[Show abstract][Hide abstract] ABSTRACT: A young woman was examined for a mild thrombocytopenia which was present for some months. No signs of bleeding had so far occurred. Physical examination was normal except for a moderately enlarged spleen. Laboratory investigations showed a low platelet count. There was no evidence of an autoimmune or hematologic disease. Bone narrow aspirate indicated Gaucher's-like cells raising the suspicion of Gaucher's disease. This was further supported by electron microscopic demonstration of Gaucher's bodies in crista biopsy specimens. However, the definitive diagnosis was obtained by verifying deficient lysosomal glucosylceramide-beta-D-glucosidase activity in peripheral blood leukocytes. Upon the absence of neurologic involvement the patient was typical for the adult-onset or type 1 form of Gaucher's disease.
No preview · Article · Jul 2001 · Zeitschrift für Gastroenterologie
[Show abstract][Hide abstract] ABSTRACT: Immune tolerance induction (ITI) regimens with human factor VIII concentrates are rarely if ever implemented in adult patients with auto-inhibitors, in contrast to alloantibody suppression, which is used primarily in young children with congenital hemophilia. On the basis of some earlier experience with synchronization of plasma exchange therapy of various autoimmune disorders we have developed a new aggressive protocol for the treatment of patients with acquired factor VIII (FVIII) antibody. We have evaluated the outcome of 14 consecutive nonhemophilic FVIII inhibitor patients treated in a single center with our ITI protocol between 1992 and 1999, comparing them to 6 historical control patients, treated with traditional immunosuppression therapy (steroid +/- cyclophosphamide) between 1988 and 1992.
Our ITI protocol consists of three weeks of treatment with 1) human FVIII concentrates (30 U/kg/day for the 1st week, 20 U/kg/day for the 2nd, and 15 U/kg/day for the 3rd week), plus 2) iv. cyclophosphamide (200mg/day to a total dose of 2-3 grams), plus 3) methylprednisolone (100 mg/day iv. for one week and than tapering down the dose gradually over the next two weeks). The treatment of acute bleeding episodes in the two groups was not different. High purity and ultra-high purity factor VIII concentrates were used for the ITI. We performed aPTT and mixing tests before and after two hours of incubation, Bethesda inhibitor assay, porcine FVIII cross-reactivity, FVIII:C before and after FVIII administration (recovery), three times a week. The sex ratio and mean age (64 years for the ITI group versus 57 years for the controls), the initial and peak inhibitor titers, and residual FVIII: C values at the diagnosis were similar in the two groups.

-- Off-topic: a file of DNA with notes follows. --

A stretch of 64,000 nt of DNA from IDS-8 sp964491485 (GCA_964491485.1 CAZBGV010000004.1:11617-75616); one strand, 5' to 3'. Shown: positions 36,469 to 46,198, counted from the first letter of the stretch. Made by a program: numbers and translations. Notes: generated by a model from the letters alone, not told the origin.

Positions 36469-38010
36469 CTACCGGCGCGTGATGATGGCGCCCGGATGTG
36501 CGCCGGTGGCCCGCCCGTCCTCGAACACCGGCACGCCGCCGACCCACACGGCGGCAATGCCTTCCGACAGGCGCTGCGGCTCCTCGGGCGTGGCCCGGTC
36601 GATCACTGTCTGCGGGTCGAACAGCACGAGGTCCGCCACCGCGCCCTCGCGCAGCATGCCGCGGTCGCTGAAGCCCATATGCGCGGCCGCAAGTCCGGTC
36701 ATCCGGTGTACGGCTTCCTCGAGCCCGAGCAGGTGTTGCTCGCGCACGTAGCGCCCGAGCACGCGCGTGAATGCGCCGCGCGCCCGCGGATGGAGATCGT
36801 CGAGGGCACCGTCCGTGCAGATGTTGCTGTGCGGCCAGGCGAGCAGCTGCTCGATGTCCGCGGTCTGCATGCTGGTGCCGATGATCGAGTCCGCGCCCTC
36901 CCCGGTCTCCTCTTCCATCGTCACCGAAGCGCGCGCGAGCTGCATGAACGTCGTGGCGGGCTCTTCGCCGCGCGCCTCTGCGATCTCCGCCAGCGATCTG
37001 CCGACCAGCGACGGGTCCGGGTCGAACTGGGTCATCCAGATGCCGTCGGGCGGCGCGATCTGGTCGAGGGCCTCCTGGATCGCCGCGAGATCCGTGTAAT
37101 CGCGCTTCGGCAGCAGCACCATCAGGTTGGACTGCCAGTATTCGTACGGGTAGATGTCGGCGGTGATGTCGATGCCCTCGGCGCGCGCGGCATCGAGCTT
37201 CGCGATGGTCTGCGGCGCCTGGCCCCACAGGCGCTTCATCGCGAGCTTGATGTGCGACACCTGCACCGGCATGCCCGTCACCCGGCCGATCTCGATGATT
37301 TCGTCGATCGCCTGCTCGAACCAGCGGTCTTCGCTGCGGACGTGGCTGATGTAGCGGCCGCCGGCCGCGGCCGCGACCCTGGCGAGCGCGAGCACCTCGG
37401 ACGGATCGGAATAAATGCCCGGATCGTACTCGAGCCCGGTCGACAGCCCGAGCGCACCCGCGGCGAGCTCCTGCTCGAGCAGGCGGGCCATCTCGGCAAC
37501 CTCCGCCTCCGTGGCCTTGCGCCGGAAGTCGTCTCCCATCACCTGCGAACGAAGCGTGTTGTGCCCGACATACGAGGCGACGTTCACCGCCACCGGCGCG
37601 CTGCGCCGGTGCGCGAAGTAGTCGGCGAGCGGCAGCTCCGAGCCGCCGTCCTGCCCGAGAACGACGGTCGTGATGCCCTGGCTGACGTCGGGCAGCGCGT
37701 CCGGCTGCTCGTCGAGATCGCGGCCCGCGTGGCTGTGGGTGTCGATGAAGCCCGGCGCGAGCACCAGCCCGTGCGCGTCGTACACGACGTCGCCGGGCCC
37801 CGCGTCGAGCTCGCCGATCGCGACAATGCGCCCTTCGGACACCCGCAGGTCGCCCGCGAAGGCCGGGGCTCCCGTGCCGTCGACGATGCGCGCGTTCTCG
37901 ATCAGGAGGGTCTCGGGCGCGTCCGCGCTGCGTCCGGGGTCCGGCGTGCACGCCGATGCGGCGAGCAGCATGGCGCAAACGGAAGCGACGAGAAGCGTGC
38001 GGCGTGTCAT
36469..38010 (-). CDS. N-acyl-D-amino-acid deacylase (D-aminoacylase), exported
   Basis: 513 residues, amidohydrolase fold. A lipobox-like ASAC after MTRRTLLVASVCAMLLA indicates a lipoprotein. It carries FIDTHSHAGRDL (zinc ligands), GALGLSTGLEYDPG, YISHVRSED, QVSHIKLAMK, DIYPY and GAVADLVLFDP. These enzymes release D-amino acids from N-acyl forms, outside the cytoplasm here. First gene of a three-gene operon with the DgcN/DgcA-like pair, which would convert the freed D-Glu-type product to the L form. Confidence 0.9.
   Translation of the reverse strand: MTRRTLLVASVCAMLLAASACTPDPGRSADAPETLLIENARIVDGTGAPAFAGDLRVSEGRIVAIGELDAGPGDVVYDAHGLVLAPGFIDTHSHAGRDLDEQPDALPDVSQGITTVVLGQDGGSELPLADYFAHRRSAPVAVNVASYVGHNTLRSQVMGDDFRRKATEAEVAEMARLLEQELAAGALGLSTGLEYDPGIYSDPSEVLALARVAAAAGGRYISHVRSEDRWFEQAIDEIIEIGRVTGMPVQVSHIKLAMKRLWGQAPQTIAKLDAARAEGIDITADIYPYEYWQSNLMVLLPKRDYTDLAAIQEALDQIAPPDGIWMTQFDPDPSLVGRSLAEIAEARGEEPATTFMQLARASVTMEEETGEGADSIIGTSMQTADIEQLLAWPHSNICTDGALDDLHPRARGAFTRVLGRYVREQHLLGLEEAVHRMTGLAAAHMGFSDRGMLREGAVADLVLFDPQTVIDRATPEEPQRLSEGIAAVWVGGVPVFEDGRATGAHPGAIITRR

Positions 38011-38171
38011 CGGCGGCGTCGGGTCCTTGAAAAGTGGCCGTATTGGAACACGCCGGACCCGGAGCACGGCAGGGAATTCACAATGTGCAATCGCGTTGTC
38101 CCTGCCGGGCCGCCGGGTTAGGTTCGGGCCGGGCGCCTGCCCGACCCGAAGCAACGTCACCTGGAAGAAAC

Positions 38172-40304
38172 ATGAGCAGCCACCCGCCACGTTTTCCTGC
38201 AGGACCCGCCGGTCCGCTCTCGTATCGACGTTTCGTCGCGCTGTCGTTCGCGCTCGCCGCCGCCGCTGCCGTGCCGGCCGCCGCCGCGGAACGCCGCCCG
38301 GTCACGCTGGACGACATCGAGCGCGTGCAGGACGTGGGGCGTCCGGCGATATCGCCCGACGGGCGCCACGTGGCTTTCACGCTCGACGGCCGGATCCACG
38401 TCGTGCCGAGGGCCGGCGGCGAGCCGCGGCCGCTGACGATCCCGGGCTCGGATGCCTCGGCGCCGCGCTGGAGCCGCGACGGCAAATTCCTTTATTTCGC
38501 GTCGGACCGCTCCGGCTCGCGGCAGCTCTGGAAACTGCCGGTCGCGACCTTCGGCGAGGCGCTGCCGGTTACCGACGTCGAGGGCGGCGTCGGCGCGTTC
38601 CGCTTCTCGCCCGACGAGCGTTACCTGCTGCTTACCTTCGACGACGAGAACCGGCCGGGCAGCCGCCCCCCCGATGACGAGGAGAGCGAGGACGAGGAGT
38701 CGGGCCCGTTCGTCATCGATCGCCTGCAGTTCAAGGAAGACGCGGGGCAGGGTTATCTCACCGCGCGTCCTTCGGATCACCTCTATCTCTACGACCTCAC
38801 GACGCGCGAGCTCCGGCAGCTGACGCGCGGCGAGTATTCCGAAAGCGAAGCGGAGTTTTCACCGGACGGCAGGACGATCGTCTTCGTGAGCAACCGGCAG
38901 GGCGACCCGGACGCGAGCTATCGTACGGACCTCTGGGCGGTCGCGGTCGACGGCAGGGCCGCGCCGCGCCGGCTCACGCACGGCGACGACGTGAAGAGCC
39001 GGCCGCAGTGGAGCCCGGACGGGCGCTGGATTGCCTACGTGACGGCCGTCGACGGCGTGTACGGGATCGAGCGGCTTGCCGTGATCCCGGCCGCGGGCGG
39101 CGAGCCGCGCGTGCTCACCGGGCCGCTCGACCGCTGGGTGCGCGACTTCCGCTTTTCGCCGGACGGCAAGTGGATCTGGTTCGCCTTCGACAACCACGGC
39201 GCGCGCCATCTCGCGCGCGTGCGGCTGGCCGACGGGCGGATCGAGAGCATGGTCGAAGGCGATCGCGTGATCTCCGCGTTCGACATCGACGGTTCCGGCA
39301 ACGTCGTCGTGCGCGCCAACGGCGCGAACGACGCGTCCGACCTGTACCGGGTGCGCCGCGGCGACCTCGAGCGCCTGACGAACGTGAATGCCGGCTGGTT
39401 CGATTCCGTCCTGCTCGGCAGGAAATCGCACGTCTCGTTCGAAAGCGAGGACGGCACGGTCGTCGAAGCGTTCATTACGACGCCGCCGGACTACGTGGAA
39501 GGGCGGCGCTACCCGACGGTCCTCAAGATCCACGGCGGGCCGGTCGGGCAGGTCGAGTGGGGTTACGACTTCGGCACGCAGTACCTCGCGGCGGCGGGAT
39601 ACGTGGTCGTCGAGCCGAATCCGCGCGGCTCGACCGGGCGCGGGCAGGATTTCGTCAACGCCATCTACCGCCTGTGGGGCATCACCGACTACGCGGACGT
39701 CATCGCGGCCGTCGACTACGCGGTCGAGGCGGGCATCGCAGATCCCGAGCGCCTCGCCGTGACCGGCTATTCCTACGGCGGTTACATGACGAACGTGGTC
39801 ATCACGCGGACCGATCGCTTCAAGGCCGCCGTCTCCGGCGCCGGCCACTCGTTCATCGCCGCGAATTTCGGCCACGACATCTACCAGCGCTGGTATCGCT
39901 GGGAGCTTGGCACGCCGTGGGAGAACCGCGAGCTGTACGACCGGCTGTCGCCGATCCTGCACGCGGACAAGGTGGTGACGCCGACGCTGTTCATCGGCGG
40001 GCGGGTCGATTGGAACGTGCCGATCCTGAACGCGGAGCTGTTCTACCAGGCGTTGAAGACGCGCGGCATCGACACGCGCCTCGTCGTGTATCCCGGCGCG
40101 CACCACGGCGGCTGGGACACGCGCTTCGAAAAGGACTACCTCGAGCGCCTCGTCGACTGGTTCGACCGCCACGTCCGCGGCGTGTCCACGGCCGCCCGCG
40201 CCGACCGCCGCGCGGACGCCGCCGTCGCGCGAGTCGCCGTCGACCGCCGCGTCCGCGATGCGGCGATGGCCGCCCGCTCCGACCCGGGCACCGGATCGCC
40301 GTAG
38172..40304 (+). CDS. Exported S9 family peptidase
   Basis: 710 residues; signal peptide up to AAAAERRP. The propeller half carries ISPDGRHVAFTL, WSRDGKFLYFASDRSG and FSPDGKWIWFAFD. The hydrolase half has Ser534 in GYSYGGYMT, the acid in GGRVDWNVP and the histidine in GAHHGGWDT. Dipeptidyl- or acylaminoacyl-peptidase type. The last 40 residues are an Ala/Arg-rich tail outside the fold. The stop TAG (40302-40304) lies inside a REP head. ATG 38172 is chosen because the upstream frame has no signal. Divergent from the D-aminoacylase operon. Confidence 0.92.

Eradication of the inhibitor occurred in 13/14 patients in the ITI vs. 4/6 patients in the control group. The main difference between the two groups was in the time needed for the complete disappearance of the inhibitor (4.6 weeks for ITI vs. 28.3 weeks for controls). In the ITI group we have observed only two relapses during the relatively long follow-up period (26 months), and in both cases the same re-induction protocol was successful again. No bleeding-related mortality occurred in this group in contrast to that of 33% in the controls. Apart from the well-known adverse effects of glucocorticoid therapy, we have observed only one patient with transient cytopenia. We have not seen any adverse event which could be attributed to the use of FVIII concentrates.
We conclude that the ITI protocol described here is highly effective for the treatment of acquired hemophilia, induces quick therapeutic responses and favorably influences the underlying autoimmune disorder. We suggest that our ITI protocol is suitable for the eradication of idiopathic and autoimmune-associated FVIII autoantibodies in patients presenting with severe bleeding.
[Show abstract][Hide abstract] ABSTRACT: A young woman with no previous history of any diseases was admitted for further evaluation of a mild thrombocytopenia she has had for some months. No signs of bleeding have so far occurred. Physical examination was normal except for a moderately enlarged spleen. Routine investigations showed lower platelet count. There was no laboratory evidence of disease conditions with autoimmune/inflammatory or hematologic origin. Bone marrow aspirate indicated Gaucher's-like cells raising the suspicion of Gaucher's disease. This was further supported by electron microscopic demonstration of Gaucher's bodies (with the characteristic tubular structures) in crista biopsy specimens. However, definitive diagnosis was obtained by verifying deficient lysosomal glucosylceramide-beta-D-glucosidase activity in peripheral blood leukocytes. Upon the absence of neurologic involvement the patient was typical for the adult form or type-1 Gaucher's disease.